New Liability Protection For Purchasers Of Contaminated Properties In Ohio

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On September 14, 2020, Ohio incorporated the federal “Bona Fide Prospective Purchaser” (“BFPP”) defense to hazardous substance liability into state law through the enactment of House Bill 168. The BFPP defense allows purchasers to buy property with knowledge of contamination and claim an affirmative defense to liability provided they perform All Appropriate Inquiries (“AAI”) and comply with a number of specific conditions.

The BFPP defense was previously unavailable to owners and purchasers facing liability under Ohio state law. For the last 25 years, the State of Ohio provided protection from state enforcement actions through its Voluntary Action Program (the “VAP”). The VAP protects property owners and future owners if a volunteer investigates possible environmental contamination, cleans it up if necessary, and receives a covenant not to sue from the Ohio Environmental Protection Agency. Now, purchasers and owners who knowingly purchased contaminated property after January 11, 2002 can use the BFPP defense to avoid cleanup costs, provided all applicable requirements are met. It is important to note that BFPP protections do not require entry into the VAP.

The BFPP defense, codified in Ohio Revised Code § 3746.122, adopts the federal definition of “BFPP,” which requires the person claiming to be a BFPP to demonstrate that they are not potentially liable, or affiliated with any other person who is potentially liable, for response costs at the property in question. The person must also demonstrate that they conducted AAI due diligence and satisfy applicable “continuing obligations” requirements.

In promulgating Ohio Revised Code § 3746.122, Ohio adopted the federal AAI standards in 40 CFR 312.20, which standards require the purchaser to make all appropriate inquiries into the previous ownership and uses of the property. For example, the purchaser must have an environmental professional interview current and past owners, conduct a review of historical information and records, visually inspect the property and adjoining properties, and produce a written report documenting the results of the AAI investigation. The AAI investigation must be conducted or updated within one year before the date of acquisition. However, some components of the AAI investigation, such as interviews and record searches, must be conducted or updated within 180 days of, and prior to, the date of acquisition.

Continuing obligations include:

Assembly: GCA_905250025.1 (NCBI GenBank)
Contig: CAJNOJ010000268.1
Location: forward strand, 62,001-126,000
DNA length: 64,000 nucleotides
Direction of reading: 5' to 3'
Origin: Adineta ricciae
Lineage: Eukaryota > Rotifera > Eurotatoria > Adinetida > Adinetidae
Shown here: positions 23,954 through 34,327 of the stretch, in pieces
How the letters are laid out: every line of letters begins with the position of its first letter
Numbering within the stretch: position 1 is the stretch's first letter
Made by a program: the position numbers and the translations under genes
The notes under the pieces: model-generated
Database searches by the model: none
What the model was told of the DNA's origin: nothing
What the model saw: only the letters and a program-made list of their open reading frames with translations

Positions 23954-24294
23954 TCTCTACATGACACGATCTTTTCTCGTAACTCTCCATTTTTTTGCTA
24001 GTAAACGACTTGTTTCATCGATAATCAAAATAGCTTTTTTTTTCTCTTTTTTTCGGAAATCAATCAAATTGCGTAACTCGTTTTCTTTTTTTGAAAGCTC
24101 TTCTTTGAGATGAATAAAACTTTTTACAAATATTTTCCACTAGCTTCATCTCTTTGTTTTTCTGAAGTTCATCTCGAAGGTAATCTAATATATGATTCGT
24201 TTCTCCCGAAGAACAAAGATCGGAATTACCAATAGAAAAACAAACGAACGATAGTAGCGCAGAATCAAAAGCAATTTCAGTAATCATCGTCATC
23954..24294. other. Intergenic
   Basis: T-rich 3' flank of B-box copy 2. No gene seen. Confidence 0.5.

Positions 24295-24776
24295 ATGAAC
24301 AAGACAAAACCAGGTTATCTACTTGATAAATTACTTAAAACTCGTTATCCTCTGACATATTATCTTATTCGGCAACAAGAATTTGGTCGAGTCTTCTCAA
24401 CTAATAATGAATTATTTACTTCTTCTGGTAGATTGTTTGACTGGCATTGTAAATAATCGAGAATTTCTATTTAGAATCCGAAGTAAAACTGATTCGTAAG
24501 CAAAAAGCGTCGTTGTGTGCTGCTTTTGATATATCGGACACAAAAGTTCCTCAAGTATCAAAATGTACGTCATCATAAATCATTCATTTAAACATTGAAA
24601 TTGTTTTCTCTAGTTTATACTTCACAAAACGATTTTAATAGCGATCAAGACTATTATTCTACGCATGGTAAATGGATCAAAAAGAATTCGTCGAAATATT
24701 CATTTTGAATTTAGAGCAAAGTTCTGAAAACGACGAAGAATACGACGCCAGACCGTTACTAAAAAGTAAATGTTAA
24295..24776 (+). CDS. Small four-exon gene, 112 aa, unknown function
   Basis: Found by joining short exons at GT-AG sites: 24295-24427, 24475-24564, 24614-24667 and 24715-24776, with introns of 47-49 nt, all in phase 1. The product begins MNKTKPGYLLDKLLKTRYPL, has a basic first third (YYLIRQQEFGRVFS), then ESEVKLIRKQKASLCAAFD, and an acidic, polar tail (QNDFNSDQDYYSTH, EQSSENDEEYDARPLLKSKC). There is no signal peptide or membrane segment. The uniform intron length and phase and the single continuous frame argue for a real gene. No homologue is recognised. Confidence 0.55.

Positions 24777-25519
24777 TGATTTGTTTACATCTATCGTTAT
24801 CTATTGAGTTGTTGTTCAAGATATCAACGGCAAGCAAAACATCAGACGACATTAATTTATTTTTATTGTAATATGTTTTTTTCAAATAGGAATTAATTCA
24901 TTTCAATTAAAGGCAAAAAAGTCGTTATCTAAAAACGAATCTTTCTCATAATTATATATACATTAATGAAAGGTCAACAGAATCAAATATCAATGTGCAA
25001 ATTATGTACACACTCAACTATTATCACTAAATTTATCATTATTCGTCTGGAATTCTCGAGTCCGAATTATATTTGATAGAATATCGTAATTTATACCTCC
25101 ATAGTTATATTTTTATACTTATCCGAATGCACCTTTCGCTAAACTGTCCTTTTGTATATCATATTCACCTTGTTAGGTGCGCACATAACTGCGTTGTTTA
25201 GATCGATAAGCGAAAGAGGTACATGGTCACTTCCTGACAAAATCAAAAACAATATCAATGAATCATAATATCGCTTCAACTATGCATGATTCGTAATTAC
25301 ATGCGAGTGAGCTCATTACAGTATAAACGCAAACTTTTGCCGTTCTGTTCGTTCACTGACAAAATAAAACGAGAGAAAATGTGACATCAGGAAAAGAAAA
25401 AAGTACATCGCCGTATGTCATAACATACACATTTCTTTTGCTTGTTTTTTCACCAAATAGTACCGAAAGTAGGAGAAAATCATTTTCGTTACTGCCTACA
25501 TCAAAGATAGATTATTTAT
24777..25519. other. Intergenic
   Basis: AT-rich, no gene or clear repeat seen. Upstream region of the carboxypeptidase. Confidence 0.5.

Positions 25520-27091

1. Providing all legally required notices with respect to the discovery or release of any hazardous substances at the facility;
  2. Exercising appropriate care with respect to hazardous substances found at the facility and taking reasonable steps to stop any continuing release, prevent future release, and prevent or limit exposure to previously released hazardous substances;
  3. Cooperating with authorities performing response actions and responding to any requests for information or subpoenas;
  4. Complying with land use and institutional controls; and
  5. Continuing to have no affiliation with a potentially liable party.

Ohio’s adoption of the federal BFPP defense to state enforcement actions is a beneficial tool and useful alternative to the VAP for prospective purchasers and some owners of contaminated properties. Without a VAP covenant not to sue, prospective purchasers of contaminated properties could not be assured that they would not incur cleanup costs for contamination for which they had no responsibility. Purchasers and owners (who purchased their property after January 11, 2002) can now expect to be protected should a suit be brought by the state to recover additional costs related to the property so long as they can demonstrate that they are a bona fide prospective purchaser under Ohio law.

The BFPP defense alleviates concerns regarding the uncertainty of the environmental risks when purchasing and developing contaminated properties in Ohio, and encourages and promotes the development of contaminated sites across the state. Development encouraged by House Bill 168 would be further supported by the passage of House Bill 675. House Bill 675, introduced in May 2020, intends to provide new funding for the Clean Ohio Revitalization Fund, which funds Brownfield revitalization projects in targeted investment areas such as inner cities.

DISCLAIMER: Because of the generality of this update, the information provided herein may not be applicable in all situations and should not be acted upon without specific legal advice based on particular situations.

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